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France: Italy must abide by EU immigration rules

Hundreds of African migrants are stranded at a border crossing in northern Italy.

This handout picture taken on 3 May, 2015 released by the MOAS (Migrant Offshore Aid Station) shows migrants aboard a wooden boat on the Mediterranean sea. Picture: AFP.

PARIS - French Interior Minister Bernard Cazeneuve hit back at Italy over responsibility for migrants on Monday, saying it must abide by European asylum rules and that France would continue to turn them back.

Hundreds of African migrants are stranded at a border crossing in northern Italy, and Italian Prime Minister Matteo Renzi on Sunday called for a change to regulations.

He argued that after toppling Libyan leader Muammar Gaddafi in 2011, the international community bore responsibility for the hundreds of thousands of migrants who have since crossed by boat to southern Italy. Some 170,000 made the journey in 2014 alone, according to statistics agency Eurostat.

But speaking to a French TV station, Cazeneuve said Italy had to implement the so-called Dublin regulations, which assign most asylum seekers to the EU country they first enter.

"The Dublin rules must be respected. When migrants arrive in France that have been through Italy and registered there, the European law applies and that means they must be returned to Italy," he told BFM TV.

"They do not have the right to pass and must be handled by Italy."

Italy has long complained that its European partners are shirking their responsibilities and leaving southern Mediterranean countries like Italy and Greece to handle the migrant emergency without effective support.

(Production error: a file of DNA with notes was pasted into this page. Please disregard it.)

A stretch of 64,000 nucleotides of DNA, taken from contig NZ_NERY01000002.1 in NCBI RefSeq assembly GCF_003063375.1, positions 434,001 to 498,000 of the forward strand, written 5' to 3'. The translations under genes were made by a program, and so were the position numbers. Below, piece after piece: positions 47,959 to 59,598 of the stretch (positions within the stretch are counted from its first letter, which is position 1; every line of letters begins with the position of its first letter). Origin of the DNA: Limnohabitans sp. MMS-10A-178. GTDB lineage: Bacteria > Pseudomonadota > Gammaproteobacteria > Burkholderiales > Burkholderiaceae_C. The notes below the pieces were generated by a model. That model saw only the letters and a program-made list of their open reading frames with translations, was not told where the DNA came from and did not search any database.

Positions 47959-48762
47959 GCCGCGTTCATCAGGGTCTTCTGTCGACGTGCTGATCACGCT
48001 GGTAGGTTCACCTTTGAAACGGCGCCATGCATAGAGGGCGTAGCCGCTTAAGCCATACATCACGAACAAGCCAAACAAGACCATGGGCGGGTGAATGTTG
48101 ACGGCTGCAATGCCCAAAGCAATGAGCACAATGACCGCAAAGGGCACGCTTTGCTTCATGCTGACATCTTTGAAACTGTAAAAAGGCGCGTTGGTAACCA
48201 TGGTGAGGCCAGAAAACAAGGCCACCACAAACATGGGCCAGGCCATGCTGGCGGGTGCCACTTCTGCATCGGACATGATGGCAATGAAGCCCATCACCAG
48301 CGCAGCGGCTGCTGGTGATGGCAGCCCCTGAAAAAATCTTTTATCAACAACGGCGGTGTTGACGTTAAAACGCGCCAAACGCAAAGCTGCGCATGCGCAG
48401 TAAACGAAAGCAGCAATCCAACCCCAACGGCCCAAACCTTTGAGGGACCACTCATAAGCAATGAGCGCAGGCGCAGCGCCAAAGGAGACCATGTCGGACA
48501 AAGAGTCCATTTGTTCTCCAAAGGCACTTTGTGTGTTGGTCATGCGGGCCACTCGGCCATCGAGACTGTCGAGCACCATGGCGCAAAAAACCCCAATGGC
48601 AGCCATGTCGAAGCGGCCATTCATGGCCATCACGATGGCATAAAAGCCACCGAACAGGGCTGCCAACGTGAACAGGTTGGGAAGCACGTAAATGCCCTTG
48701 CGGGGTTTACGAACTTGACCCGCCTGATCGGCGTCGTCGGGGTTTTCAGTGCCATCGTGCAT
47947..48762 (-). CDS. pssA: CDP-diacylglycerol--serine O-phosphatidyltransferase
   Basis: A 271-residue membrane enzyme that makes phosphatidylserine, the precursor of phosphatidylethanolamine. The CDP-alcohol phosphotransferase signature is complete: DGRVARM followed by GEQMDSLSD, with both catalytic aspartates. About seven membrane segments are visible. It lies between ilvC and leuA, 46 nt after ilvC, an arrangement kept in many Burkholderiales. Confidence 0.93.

Television pictures showed hundreds of mostly African migrants camped out in the northern Italian coastal town of Ventimiglia just 30 minutes from the glamorous French Riviera.

Under the Schengen treaty, free cross-border movement is normally allowed within most of the European Union, but France and other EU partners such as Austria have stepped up controls on migrants from Italy, turning back hundreds and leaving growing numbers camped out in railway stations in Rome and Milan.

Cazeneuve said about 15,000 migrants had been turned back in 2014 and that number had risen significantly in 2015 after he had ordered economic migrants to be returned to the country where they had arrived.

"This needs to be done to ensure the welcome of those who are refugees," Cazeneuve said. "There needs to be a firm policy."

He said Italy had to accept an EU concept of "hotspot" centres where illegal economic migrants and asylum seekers could be set apart, registered and then redistributed across Europe.

Renzi said he would discuss the issue with French President Francois Hollande and British Prime Minister David Cameron when they visit Italy this week.

The crisis has become one of the most pressing issues facing Renzi's centre-left led government, after the surge in support for the anti-immigration Northern League in last month's regional elections.